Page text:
Give a bit of a back story for this commission, my wife and I met a Alice Infinity at Pensacon last year. She was cosplaying as Blake while my wife was cosplaying as Ruby. Long story short, we became friends, and I agreed to build her Gambol Shroud for the next time she wanted to do Blake. I started work on this prop last month. It’s been a challenge matching my schedule with that of the workshop that I get to use, so it’s taken my a lot longer to do than I like. This prop is not as difficult or big as my wife’s Crescent Rose, so when I can get to the shop, things progress quickly.

Gambol Shroud Plans

I started by printing off the plans for the sword and sheath. There are a number of people out there that have posted plans for Gambol Shroud, so you just need to look. This one is actually just a touch on the big side since the computer I printed it from didn’t format it. In the end, it will be barely noticable. Once the plans were printed and taped together, I cut everything out.

Sheath SliceGun Handle

The sheath and pistol part of the sword are going to be 1/2 inch EVA foam. This material is easy to work with, provides some rigidity, but is very light. The sword blade will be sandwiched between the two pistol pieces, and a piece of Masonite is sandwiched between the two pieces that make up the sheath.

SheathSheath Interior

I’ll need to router out the interior for the sword to go in. Once that is done, I’ll line the interior with some corse felt to prevent the sword from sliding out.

Alice's BladeExtra Blades

I actually had enough material to make three swords. Alice’s blade is made from 1/2 inch thick striated bamboo, and the other two are made from 1/2 inch poplar. Both are strong and light weight.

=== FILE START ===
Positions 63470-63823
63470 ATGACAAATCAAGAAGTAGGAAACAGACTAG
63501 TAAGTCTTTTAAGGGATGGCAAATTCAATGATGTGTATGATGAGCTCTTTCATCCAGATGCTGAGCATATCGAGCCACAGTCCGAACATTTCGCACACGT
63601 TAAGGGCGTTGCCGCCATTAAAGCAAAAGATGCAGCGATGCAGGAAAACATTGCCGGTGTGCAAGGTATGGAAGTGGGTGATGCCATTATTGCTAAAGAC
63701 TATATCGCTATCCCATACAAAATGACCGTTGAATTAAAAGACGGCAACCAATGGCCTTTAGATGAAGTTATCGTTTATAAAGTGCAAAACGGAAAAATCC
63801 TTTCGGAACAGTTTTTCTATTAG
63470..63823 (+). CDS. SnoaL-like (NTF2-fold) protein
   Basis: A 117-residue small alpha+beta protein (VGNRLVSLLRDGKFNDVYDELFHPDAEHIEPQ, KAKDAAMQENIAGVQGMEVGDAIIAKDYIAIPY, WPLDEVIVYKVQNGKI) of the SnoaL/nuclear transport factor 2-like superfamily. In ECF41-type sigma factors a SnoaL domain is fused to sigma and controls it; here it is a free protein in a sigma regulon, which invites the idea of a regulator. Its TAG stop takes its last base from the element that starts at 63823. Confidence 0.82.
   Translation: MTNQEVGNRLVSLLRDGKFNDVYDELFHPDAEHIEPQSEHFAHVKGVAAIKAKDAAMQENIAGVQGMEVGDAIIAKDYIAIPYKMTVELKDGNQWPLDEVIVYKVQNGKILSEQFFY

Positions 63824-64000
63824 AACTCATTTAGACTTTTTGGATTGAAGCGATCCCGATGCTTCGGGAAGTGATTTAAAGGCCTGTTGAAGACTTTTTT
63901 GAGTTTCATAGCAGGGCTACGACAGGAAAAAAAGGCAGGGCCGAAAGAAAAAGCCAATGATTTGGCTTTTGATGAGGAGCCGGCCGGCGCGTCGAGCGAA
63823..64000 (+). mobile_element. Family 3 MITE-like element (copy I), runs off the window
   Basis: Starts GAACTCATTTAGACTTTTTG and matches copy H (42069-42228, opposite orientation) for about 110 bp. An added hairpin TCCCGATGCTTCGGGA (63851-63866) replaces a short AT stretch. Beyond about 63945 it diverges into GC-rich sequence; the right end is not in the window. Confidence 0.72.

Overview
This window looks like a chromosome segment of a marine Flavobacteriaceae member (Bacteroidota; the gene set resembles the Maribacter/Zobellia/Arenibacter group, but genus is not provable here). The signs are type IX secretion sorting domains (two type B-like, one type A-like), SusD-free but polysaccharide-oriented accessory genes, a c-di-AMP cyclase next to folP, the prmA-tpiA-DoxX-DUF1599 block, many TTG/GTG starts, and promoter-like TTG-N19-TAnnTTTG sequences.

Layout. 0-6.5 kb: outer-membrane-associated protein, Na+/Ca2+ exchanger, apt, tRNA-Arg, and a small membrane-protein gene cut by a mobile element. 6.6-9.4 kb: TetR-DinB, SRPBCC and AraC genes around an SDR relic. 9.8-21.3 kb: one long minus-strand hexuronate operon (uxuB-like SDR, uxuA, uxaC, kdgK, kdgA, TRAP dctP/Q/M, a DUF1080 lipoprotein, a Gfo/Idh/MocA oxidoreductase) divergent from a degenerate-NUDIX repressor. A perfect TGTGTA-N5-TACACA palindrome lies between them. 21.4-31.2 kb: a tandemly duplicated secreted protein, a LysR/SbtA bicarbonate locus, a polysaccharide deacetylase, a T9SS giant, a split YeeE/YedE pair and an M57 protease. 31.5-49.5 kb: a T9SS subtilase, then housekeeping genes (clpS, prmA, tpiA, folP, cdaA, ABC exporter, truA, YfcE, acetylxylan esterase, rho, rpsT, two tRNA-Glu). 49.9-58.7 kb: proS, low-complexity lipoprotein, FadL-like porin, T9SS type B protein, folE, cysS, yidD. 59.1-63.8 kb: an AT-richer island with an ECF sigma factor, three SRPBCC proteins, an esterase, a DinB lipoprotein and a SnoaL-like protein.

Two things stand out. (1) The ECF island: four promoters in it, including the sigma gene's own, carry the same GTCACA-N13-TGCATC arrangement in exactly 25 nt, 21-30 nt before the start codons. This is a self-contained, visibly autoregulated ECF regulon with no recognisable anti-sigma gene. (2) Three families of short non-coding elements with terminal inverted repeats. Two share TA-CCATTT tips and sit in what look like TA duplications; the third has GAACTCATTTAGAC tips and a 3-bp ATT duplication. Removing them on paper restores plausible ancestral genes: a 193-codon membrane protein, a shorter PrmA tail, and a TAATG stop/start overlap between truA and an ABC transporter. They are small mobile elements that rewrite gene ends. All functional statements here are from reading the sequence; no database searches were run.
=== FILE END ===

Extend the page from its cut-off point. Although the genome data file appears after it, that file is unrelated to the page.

Blade EdgeThe swords are sanded down to a blade.

Really, the only thing left to do down is start putting things together. I’ll still need to cut the blade edge on the sheath, but since it’s foam, that shouldn’t be too much of a challenge. I’ll also embed a strip of sheet metal into the sheath. I plan to make Blake’s back unit that she uses to attach her sword to her back. The sheet metal will be used to attach to a magnet that I place in the back unit. Once everything is done, I’ll seal the foam and coat it with Smooth-On 65D. This will give the whole surface a smooth plastic shell.

Anyways, it was a quick and dirty post, but I’ll certainly post more as things get done.

 

Geek Out Studio’s First Commission: Dark Eldar Wraith Knight

Today is a big day. I sold my first commissioned miniature. I technically finished it yesterday, but I’m making a policy that my commissioners get to see the final product first before the rest of the world does. With out further rambling here it is:

Wraith Knight AI was commissioned to assemble and paint an Eldar Wraith Knight for a Dark Eldar army. The model was purchased from yoymart, which I wouldn’t really recommend. Prepping this guy to paint took almost a week and a half. Construction proved to be a challenge too since the model was a resin re-cast, and the resin used was brittle. Most it was put together using 5 Minute Epoxy Resin.

Wraith Knight CPainting was another challenge. Since I can’t really find color matches for the Dark Eldar colors, I had to use the GW colors. Those don’t really like going through an airbrush. I basically had to take apart and deep clean my airbrush with each color I used. The shield, head, and weapons were thankfully done with airbrush paints, so that was a relieve when I got to them.

Wraith Knight EThe things that I’m particularly happy with and that I’ve gotten the most compliments are the shield, jewels, and base. The jewels were done using various colors of blue mixed with glaze medium. Once they were done I went over the jewel with Tamiya’s clear blue, but I also put a gloss coat on it to make it shimmer a bit more. The base was easy to make, and the first thing I had done. I used a piece of pine bark for the rock. The snow is made by mixing white glue with some Woodland Scenics Soft Flake Snow, and the ice cycles are clear plastic rods that I melted and pulled apart over a candle. Those where the tricky part because you know fire is hot.

Wraith Knight DThis is also the first time I’m using my light box. It’s a DIY light box, so there are thousands of tutorials out there that shows you how to build one. The picture didn’t turn out as well as thought it would. I personally think the model looks better in person than in this picture. The commissioner would probably agree since him and his girlfriend sat for a few minutes just turning it around and looking at it. I think I might need to play with the lighting or the back drop to produce the pictures I want.

As always, let me know what you think.